by Shae Kahlo
Last month, The New York Times published a review of the documentary Before the Flood, a project led by Academy Award winner and environmental activist Leonardo DiCaprio. The film wasn’t as known then as it became this weekend. It was available for free streaming across the Internet.
Times‘ Neil Genzlinger was rather apathetic to Flood‘s cause. He accused it of being “out of phase”, made light of the actor’s visits from India to Greenland to speak with passionate leaders, and ended his opinion with: “The film wants to spur individual changes in behavior, but there’s a fair amount in it that might discourage you from even trying.”
Sounded like Genzlinger gave up on Flood’s mission before it even started.
Before The Flood is instead an earnest, straightforward endeavor. From the start, it took on the FOX News bigots that found it hilarious that, for someone whose dating life has been profiled by PEOPLE magazine, DiCaprio aspires to educate the public on social climate and environmentalism. DiCaprio doesn’t care to prove them wrong. Before The Flood is for the social media generation and better yet, anyone willing to learn and participate in positive change for the planet.
The uber-famous actor has been a public activist since roughly the year 2000. The same year he starred in the scenic and underrated The Beach and was asked to be a celebrity spokesperson for Earth Day. He shared in Before The Flood that he trails his dedication and curiosity on nature as far back as his childhood weekends spent at a downtown Los Angeles natural history museum. It was then, and still, at the age of 42, he has wondered how certain animals have gone extinct and natural materials awfully dwindling in growth.
Like films before it, such as 2006’s An Inconvenient Truth, Before The Flood exposed the adverse effects of too much carbon dioxide in the air and oil spills across various lands and oceans. (The footage in Flood of these spaces are sobering).
But what may be new information to viewers is that much of today’s pollution and increased codependency on non-Earth friendly resources comes from the greedy purpose of getting certain other materials such as vegetable oils for cheap. Vegetable oil is already of lesser value and being able to mass produce it makes it available for fast food, junk food, and toiletries via a lot of household name brands. DiCaprio himself was slightly taken aback by this realization. Mainly because he was aware that, in the U.S., the average American family may have not the time or money to think twice about purchasing certain foods that contain vegetable oils. And especially palm oil, the cheapest to reproduce of them all.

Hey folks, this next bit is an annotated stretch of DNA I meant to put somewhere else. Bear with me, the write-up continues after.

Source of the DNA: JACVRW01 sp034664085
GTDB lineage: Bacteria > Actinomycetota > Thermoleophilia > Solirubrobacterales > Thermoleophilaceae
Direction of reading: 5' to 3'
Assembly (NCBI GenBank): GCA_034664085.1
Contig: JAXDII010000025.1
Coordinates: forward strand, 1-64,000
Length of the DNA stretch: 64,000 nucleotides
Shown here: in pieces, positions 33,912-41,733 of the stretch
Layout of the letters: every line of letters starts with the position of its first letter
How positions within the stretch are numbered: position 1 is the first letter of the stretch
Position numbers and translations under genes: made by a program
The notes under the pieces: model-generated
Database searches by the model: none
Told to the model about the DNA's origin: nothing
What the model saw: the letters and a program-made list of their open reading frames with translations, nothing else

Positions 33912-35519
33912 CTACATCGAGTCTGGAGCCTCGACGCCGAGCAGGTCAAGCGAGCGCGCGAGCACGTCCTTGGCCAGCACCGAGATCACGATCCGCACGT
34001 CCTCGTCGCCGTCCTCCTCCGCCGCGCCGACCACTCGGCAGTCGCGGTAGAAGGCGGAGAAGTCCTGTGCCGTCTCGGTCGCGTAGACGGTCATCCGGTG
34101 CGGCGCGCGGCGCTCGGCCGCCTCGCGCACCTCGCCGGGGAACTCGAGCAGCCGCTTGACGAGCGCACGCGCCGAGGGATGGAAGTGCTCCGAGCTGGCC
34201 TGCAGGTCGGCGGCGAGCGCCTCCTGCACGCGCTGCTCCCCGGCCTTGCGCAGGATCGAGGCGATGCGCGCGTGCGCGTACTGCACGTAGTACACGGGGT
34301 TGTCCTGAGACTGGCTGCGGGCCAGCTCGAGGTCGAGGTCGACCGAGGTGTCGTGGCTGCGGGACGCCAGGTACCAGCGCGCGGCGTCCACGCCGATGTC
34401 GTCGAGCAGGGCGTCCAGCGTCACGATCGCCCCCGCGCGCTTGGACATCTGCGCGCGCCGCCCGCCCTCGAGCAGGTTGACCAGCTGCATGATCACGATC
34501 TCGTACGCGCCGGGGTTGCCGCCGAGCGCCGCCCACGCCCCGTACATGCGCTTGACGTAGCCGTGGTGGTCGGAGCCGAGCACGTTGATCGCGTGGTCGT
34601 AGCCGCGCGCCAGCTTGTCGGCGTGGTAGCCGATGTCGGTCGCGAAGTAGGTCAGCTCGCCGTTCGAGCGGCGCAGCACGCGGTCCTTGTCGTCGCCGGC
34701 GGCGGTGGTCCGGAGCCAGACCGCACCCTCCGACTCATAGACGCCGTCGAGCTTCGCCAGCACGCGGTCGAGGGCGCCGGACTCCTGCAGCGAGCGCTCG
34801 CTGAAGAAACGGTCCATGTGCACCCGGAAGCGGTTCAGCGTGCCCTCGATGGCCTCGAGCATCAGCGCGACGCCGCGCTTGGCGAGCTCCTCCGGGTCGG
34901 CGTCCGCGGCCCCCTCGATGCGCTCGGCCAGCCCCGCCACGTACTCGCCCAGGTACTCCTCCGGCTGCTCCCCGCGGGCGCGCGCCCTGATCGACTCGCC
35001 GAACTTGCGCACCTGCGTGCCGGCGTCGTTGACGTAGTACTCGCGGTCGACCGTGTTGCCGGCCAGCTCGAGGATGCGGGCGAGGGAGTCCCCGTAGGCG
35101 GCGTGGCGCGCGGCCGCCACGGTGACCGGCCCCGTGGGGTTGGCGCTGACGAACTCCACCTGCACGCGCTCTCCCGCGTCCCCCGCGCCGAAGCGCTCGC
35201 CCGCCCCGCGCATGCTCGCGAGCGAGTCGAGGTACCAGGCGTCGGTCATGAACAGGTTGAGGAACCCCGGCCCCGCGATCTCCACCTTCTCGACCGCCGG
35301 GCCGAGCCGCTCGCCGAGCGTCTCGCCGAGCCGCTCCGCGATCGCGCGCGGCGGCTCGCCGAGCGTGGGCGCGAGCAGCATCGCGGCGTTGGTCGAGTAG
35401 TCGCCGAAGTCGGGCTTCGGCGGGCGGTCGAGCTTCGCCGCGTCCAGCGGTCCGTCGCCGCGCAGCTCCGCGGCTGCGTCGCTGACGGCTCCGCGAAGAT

“I want to know how far we’ve come. How much damage we’ve done. And what we can do stop it.”
During his visit to Haryana, India’s Nuh Village, DiCaprio spoke to Sunita Narain of the Centre for Science and Environment. She and a fellow speaker confirmed that 30% of Indians still do not have electricity in their country. Many that live in villages make smart use of biomass powdery substances to cook and help with basic living needs. In addition to accessible coal. Narain politely expressed affliction with American engineers and during her conversation with DiCaprio, tenaciously confronted America’s lack of a will to change its lifestyle and how it was the biggest offender of pollution. Meanwhile, China, the most populous country in the world (and with its own huge battles with gas and coal) has made major strides to be solar-based. India is on the same path with steady progression. The United States remains the biggest emitter of fossil fuel.
“[America’s] consumption is really going to put a whole in the planet. And I think that’s the conversation we need to have.
As an American watching Narain, who also showed DiCaprio a book containing a researched chart of just how much energy one American used in comparison to a French, Japanese, and Nigerian citizen, my privilege was checked through a computer screen.
I became cognizant to just many Indians did not have seemingly rudimentary additives to living. Viewed Chinese cities blanketed in so much fuel smoke, that wearing a mask was as commonplace for them as a watch on a wrist.
I was watching Bef0re The Flood on YouTube with lit up bulbs nearby, a Bath & Body Works candle burning, a tablet on the bed, and an iPhone beside me. Possibly, this type of realism in the film ignited contempt in Genzlinger. Having to be concerned with just how he’ll heat up his DiGiorno pizza will never be an issue for him. (Even the poorest person in American are never as poor as someone overseas. And despite the U.S. being fuel nation, we do not walk around with masks on standby in our Tory Burch bags).
“Scenes” such as the vignettes with Narain gave Before The Flood a genuine sense of exploration and outlook that scared straight documentaries Food, Inc. and Sicko purposely forget to include.
Renewable, solar, and wind are the answers to a cleaner world. As explained in the film, the ice melting in the northern hemisphere is just one of the hundreds of repercussions of an essentially soiled earth. And that alone has caused more catastrophic floods and droughts around the world.
Southern states like Florida and Louisiana have experienced the results, as well as Southeast Asian nations. How can anyone deny the presence of global warming? What does one get out of denying the fact that the amount of forests that have been ravaged by human greed will undoubtedly affect our natural resources?
Before The Flood isn’t a farce or hunky dory. If your response is similar to that of the Times, you had very little regard for the planet in the first place. Flood will guide you to be more sensitive to that other world around you that you’ve forgotten about and that was here first: the wild.